Mountain Hardwear Mineral King 2 Review
Cons: Footprint is too small, zippers hard to open, poor ventilation
Manufacturer: Mountain Hardwear
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Mountain Hardwear Mineral King 2
Check Price at REI
Check Price at REI
Check Price at REI
|$159 List||$200 List|
|Pros||Spacious, massive doors, lots of mesh||Lots of headroom, large vestibule, easy to pitch||Two side doors, easy to pitch, large vestibules||Headroom, large tent doors, ventilation||Lightweight, easy to pitch|
|Cons||Footprint is too small, zippers hard to open, poor ventilation||Poles pinch together under fly tension||Heavy, not so stable in high wind||Heavy, unsteady in high wind, cheap stakes||Small interior, single door and vestibule|
|Bottom Line||This comfortable tent is great for stargazing while car camping or on a road trip||This inexpensive tent is just a good as a 1P as it for two||This basic tent is easy to set up and provides comfortable nights of camping on a budget||This spacious tent makes the most of its dimensions and offers plenty of features that will have you camping in comfort||A budget tent for those who want to minimize weight and don't mind sacrificing a fair bit of comfort|
|Rating Categories||Mineral King 2||REI Co-op Passage 1||REI Co-op Passage 2||The North Face Stormbreak 2||Big Agnes C Bar 2|
|Weather Resistance (20%)|
|Ease Of Set Up (10%)|
|Packed Size (10%)|
|Specs||Mineral King 2||REI Co-op Passage 1||REI Co-op Passage 2||The North Face...||Big Agnes C Bar 2|
|Measured Packaged Weight||5.89 lbs||4.21 lbs||5.23 lbs||5.89 lbs||3.96 lbs|
|Floor Area||33 sq ft||20 sq ft||31 sq ft||30.5 sq ft||28 sq ft|
|Packed Size||6 x 24 in||7.5 x 17 in||8 x 18 in||7 x 22 in||6 x 19 in|
|Dimensions||88 x 54 in||88 x 36 in||88 x 52 in||87 x 50 x 43 in||86 x (52 x 42) x 41 in|
|Vestibule Area (Total)||18.3 sq ft||9.5 sq ft||19 sq ft||19 sq ft||7 sq ft|
|Peak Height||43 in||40 in||40 in||43 in||41 in|
|Number of Doors||2||1||2||2||1|
|Number of Poles||2||2||2||4||2|
|Pole Diameter||9 mm||8.5 mm||8.5 mm||Not provided||Not provided|
|Number of Pockets||3 + 2 door stash pockets||1||2||4||3|
|Pole Material||Aluminum||Aluminum||Aluminum||Aluminum||DAC pressfit aluminum|
|Rain Fly Material||68-denier ripstop polyester 2,000mm polyurethane/polyester||Polyester||Polyester||68D lightweight polyester taffeta, 1200 mm PU||Polyester taffeta|
|Inner Tent Material||40-denier polyester mesh/75-denier ripstop polyester/polyester||Polyester||Polyester||68D polyester taffeta, 1500 mm PU coating||Polyester & mesh|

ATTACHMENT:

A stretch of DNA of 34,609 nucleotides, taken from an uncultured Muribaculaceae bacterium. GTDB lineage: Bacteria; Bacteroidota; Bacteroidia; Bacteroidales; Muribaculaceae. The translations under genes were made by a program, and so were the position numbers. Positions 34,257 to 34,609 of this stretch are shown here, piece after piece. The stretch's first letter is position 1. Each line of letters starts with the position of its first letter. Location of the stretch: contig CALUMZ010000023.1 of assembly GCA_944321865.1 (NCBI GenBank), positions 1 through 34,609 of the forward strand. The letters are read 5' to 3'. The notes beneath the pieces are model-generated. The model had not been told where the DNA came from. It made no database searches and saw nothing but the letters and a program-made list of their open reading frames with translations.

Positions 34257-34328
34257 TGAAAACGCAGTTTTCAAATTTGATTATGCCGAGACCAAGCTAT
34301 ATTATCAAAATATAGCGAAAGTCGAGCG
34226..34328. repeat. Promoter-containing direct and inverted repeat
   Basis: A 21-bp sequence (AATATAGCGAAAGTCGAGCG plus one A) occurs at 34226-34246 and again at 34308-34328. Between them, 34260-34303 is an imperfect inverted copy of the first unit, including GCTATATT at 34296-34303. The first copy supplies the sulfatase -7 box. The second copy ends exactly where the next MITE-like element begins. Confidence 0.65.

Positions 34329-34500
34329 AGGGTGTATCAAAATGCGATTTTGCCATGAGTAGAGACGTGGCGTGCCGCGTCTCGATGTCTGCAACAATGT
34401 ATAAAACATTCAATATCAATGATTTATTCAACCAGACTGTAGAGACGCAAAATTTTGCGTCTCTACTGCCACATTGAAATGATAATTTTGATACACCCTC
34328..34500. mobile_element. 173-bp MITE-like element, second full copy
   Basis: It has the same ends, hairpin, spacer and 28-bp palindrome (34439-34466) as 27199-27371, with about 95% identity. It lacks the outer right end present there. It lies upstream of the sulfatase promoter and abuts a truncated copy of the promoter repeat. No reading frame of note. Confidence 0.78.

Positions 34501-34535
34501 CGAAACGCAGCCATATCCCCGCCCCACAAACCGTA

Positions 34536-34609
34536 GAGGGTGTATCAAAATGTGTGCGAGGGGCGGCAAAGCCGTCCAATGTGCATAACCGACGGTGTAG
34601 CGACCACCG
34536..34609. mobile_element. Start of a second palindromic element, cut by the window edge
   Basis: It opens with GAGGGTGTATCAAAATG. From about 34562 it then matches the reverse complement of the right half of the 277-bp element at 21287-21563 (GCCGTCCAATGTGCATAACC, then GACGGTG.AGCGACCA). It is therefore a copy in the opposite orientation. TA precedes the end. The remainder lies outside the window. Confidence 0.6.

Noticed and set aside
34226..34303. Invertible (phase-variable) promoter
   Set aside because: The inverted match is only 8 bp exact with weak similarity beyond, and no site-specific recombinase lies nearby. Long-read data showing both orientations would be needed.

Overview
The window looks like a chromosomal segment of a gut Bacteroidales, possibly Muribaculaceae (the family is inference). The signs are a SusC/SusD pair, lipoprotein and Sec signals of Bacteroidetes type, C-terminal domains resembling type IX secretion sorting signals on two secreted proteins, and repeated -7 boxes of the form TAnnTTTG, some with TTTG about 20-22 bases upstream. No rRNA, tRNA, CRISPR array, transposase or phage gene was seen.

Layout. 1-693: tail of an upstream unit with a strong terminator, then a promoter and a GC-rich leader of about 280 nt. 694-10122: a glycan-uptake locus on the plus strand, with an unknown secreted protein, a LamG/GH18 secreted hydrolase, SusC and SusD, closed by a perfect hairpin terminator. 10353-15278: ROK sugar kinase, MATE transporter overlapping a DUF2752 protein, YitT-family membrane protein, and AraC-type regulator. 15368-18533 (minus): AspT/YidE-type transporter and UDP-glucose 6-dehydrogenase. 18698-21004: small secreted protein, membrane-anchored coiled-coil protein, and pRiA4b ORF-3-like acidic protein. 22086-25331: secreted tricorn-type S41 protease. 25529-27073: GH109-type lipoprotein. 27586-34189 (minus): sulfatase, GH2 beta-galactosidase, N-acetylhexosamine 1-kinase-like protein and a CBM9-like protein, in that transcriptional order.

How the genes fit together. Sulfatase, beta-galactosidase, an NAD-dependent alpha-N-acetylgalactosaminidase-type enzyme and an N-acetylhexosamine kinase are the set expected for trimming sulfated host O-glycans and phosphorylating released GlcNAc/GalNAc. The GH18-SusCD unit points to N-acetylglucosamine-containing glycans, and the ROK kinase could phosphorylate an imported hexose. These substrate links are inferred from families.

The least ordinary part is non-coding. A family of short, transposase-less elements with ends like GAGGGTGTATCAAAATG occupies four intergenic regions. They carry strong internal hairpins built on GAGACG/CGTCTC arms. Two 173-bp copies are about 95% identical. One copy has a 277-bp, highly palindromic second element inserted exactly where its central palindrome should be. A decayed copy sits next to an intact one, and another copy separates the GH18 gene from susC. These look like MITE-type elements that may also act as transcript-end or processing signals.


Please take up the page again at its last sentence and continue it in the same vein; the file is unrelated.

|Type||Freestanding||Freestanding||Freestanding||Two door, freestanding||Freestanding|
Our Analysis and Test Results
With 33 square feet of floor space, this is one of the largest two-person tents in this category. Its extra-wide 54 inches is plenty for two people and a furry friend.
From its extra wide dimensions to its excellent headroom, we love almost everything about the comfort features of this tent. Two people will have no problem sitting up together to play cards or tell stories. The two side doors are some of the widest we have ever seen. The bottom zipper runs almost the entire length of the tent, which makes for great, unobstructed views (so long as the bugs are willing to cooperate), and the doors stash in pockets at each end of the tent. They open in opposite directions, so sleepers can orient head-to-toe.
The canopy itself is almost entirely mesh, which makes for incredible stargazing. Admittedly, the downside to this is that there are no privacy panels on the sides, should you find yourself at a crowded campsite. There is one decent-sized pocket at each sleeper's head, as well as a third one overhead for shared items or to hold a headlamp at night.
On top of all of this, it has a peak height of 43 inches, which in reality is just slightly above average; however, the pole architecture makes it feel much roomier. Rather than coming to a point at the top, pre-bent poles and a wide cross-pole maintain a large volume. Similarly, its 88-inch length is fairly standard, but its width makes it possible for each person to lay at a slight diagonal, which provides additional space for tall folks.
At just under six pounds, this tent isn't winning any awards for its low weight. For this reason, we recommend it for adventures that don't require carrying it long distances. Considering everything you get with it, we would be happy to take it on paddling trips or car camping. It is an especially practical choice for spending a night in the backyard.